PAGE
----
Women's watch market: Timeless over temporary

First published: 13-06-2014

Watchmakers wanting to sell timepieces for women that will resonate with consumers have been advised to focus on creating products that transcend fads or trends.

This is according to managing director of Citizen Watches UK Mark Robinson, in an interview he gave for WatchPro. 

"Whilst some retailers are on the lookout for the next trend, in most instances it’s the true watch brands that are the mainstay with savvy consumers seeking timeless appeal over fads," he explained. 

He pointed out that he'd seen many watch brands spring up, enjoy a period of success and then fade into relative obscurity. 

However, one noticeable exception to this is that of Michael Kors. "Never in all my 16 years in the industry have I seen a brand catapult itself from relative obscurity to one of the leading watch brands," he remarked. 

Gross profits skyrocketed by 54.2 per cent to £328 million for the watchmaker, while retail net sales jumped by a colossal 49.7 per cent to reach a figure of £243 million for its fourth trading quarter, which accounts for the period ending on March 29th this year. 

Chairman and chief executive officer of the firm John Idol attributed this to its talented design team producing products of the highest quality, while the in-store experience on offer was proving popular with customers, both in retail and shop-in-shop concepts.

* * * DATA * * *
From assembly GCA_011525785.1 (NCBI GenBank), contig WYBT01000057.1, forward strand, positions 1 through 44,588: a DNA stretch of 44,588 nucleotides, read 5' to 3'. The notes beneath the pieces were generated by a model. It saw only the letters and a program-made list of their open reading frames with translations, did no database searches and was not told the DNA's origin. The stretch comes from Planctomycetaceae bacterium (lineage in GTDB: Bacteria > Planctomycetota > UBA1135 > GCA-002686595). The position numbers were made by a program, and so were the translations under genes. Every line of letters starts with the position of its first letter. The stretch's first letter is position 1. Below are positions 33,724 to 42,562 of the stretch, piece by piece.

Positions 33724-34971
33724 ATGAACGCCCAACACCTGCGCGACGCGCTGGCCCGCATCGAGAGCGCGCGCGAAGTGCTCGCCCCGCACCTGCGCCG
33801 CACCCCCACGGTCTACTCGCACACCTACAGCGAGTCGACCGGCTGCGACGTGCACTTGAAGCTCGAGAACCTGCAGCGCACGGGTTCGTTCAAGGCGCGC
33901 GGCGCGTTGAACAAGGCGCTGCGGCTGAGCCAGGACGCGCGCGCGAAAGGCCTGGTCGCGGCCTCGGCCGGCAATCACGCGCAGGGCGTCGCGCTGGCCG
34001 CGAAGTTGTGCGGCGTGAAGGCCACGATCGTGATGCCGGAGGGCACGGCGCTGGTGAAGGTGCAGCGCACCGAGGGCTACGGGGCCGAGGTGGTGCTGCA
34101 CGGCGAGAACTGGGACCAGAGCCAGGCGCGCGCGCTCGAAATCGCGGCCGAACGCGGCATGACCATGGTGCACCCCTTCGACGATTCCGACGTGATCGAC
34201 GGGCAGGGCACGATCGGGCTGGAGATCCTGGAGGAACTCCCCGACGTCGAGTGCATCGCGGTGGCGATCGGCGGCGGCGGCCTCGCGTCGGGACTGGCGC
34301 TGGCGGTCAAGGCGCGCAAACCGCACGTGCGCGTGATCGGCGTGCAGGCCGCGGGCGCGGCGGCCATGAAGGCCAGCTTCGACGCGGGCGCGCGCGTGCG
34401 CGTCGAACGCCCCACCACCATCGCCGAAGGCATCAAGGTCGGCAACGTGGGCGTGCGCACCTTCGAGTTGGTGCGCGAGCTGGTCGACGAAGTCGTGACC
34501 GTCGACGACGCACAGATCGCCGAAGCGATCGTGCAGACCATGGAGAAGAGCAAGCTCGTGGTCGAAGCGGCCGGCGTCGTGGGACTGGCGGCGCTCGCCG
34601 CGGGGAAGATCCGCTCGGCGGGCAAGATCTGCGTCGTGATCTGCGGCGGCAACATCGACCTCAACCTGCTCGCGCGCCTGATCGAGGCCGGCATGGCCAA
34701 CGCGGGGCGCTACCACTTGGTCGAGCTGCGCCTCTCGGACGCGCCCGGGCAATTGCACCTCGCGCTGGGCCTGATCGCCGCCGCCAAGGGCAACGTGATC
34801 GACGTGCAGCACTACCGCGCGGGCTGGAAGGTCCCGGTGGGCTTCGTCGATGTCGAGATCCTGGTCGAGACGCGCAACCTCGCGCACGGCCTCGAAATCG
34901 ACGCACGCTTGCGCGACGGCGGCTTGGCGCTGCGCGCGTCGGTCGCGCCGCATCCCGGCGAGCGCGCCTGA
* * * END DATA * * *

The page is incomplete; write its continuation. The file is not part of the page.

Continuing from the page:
Mr Robinson did pose the question as to whether or not this manufacturer was also a passing phase, but considering the enduring popularity of the watchmaker, it's unlikely. 

This meteoric rise of this formerly unknown brand has injected life into the female watch market again, as it has forced other manufacturers to innovate and continue to stand their ground, he said. 

The recent developments in technology have also affected this industry, as social media platforms such as Twitter and Facebook allow consumers to communicate with brands and retailers with an ease that would have been considered alien just ten years ago. 

Mr Robinson said his firm had seen "unparalleled levels of engagement" with its female customers through its Facebook page, as this had far exceeded the 100,000 mark in less than 12 months. 

Through the use of such social media platforms, brands are able to garner "unique insights" into what their customers want, he said, which would enable them to increase their product development and stay in touch with those buying the timepieces. 

In terms of what the future held, Mr Robinson pointed out how women were looking for both watches and jewellery that would be appropriate for a number of different settings. 

The colour, specific purpose and fashion of a watch is important when selecting a timepiece for a certain occasion and it is imperative that manufacturers have a wide variety on offer for individuals to choose from. 

He forecast that diamonds and two-tone would continue to make the headlines, as they offer flexibility and a sense of sophistication. Pink and rose gold would also hold onto their crown, he predicted. 


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